Jonathan - Danville, California
Entered on March 31, 2008

I am an American Soldier. I am a warrior and a member of a team. I serve the people of the United States and live the ARMY values. I will always place the mission first. I will never accept defeat. I will never quit. I will never leave a fallen comrade. I am discipline, physically and mentally tough, trained and proficient in my warrior task’s and drills. I always maintain my arms, my equipment and myself. I am an expert, and I am a professional. I stand ready to deploy, engage and destroy the enemies of the United States of America in close combat. I am a guardian of freedom and the American way of life. I am an American Soldier.

From the day I’ve signed the contract to eight years of my life joining the United States ARMY to this day, I found myself to obey and live by the Soldiers Creed. The Soldiers creed consists of Seven ARMY values. Loyalty, Duty, Respect, Selfless Service, Honor, Integrity, and Personal Courage. Take the first letter from each word and put it together to form another word which spells LDRSHIP. Sounds familiar? It looks like the word Leadership.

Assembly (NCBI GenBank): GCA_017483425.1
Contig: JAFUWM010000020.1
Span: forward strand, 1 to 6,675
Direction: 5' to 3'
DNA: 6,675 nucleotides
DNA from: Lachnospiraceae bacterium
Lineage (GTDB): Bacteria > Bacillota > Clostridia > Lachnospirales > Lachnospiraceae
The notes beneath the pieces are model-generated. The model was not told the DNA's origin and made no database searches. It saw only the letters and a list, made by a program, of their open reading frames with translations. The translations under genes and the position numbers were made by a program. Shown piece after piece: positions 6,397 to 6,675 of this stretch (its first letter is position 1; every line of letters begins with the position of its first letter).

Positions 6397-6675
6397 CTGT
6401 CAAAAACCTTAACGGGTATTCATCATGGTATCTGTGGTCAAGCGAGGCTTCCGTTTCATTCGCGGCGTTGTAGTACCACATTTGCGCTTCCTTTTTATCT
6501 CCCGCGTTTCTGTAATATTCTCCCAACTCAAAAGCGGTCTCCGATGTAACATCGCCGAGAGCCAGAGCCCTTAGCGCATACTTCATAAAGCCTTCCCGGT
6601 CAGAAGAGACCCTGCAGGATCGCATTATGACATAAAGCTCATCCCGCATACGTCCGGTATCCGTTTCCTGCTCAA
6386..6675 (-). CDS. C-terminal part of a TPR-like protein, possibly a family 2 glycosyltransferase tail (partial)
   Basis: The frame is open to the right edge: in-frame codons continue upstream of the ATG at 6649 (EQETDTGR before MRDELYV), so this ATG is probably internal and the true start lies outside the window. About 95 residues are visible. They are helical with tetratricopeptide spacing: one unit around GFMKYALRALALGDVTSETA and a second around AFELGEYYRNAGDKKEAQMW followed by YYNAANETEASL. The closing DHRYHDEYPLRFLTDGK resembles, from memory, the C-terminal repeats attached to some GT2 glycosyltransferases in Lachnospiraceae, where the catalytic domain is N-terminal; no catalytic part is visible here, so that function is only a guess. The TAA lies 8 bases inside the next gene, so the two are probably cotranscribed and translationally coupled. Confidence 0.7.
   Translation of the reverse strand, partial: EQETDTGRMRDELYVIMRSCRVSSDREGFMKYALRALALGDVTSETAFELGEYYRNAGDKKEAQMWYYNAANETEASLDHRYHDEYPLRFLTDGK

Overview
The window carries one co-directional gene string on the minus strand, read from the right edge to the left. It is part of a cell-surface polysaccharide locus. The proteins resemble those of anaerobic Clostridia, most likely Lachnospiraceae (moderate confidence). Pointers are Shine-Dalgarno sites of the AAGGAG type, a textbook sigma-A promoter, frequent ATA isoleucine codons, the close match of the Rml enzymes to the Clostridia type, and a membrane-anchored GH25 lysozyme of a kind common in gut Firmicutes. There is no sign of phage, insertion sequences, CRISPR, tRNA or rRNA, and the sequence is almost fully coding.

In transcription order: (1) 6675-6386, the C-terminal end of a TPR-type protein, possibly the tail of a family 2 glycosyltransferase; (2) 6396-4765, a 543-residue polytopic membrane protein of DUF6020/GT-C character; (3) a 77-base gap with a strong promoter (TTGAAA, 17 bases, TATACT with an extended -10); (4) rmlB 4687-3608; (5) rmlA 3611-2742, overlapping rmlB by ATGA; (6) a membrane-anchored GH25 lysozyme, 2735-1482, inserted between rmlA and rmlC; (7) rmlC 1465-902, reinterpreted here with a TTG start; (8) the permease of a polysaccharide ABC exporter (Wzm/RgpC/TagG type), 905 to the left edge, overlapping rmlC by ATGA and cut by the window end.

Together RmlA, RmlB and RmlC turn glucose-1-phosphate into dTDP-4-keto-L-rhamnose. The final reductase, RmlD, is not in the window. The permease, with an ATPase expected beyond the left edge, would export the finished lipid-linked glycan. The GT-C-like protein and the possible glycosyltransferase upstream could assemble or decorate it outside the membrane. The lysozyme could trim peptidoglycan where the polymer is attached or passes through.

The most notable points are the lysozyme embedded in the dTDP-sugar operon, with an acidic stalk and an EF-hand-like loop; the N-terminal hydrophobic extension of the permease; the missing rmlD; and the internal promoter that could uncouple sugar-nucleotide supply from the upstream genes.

Leadership, defined from dictionary.com says “an act or instance of leading; guidance, direction.” Leadership definition in the ARMY is defined by seven words. But how are leaders selected? How are leaders appointed? How do we earn that leadership position? Leadership is earned over respect. I strongly believe that in order to be leader in the military, at school, at work or even with the community, a person must earn respect from their comrades.

I believe that respect should be always given amongst each other equally. From my experience, I remember my First Sergeant stating this in his welcome speech for us recruits to start basic training at Fort Benning, Georgia. He states “To earn respect, it must be given. To all you dick weeds who volunteered to join at a time of war, I thank you for your support. But as of today, you must earn right to be called an American soldier.” During those nine weeks, respect was tested every day in any way possible. An example of showing respect is to salute the flag at 0530 a.m. in the morning. Also, saluting an officer or going to the position of “at ease” when a higher ranking is approaching is another way of showing respect. Showing lack of respect can lead to punishment. Respect is given one hundred percent at all times. Earning that title from my First Sergeant to be called an American Soldier explained to us that we were finally given respect. As what my First Sergeant Hilderbrand said, in order to receive it, you must give it.

Respect plays a major role in the leadership position, especially in the seven ARMY values. Respect is how we consider others reflect upon each of us, both personally and as a professional organization. I live by the seven ARMY values and enforce it not only in the military, but to the public and life. I am one of the millions that served this great nation. I am a guardian of freedom, and live the American way of life. I believe that amongst all of us, there is a soldier in every person.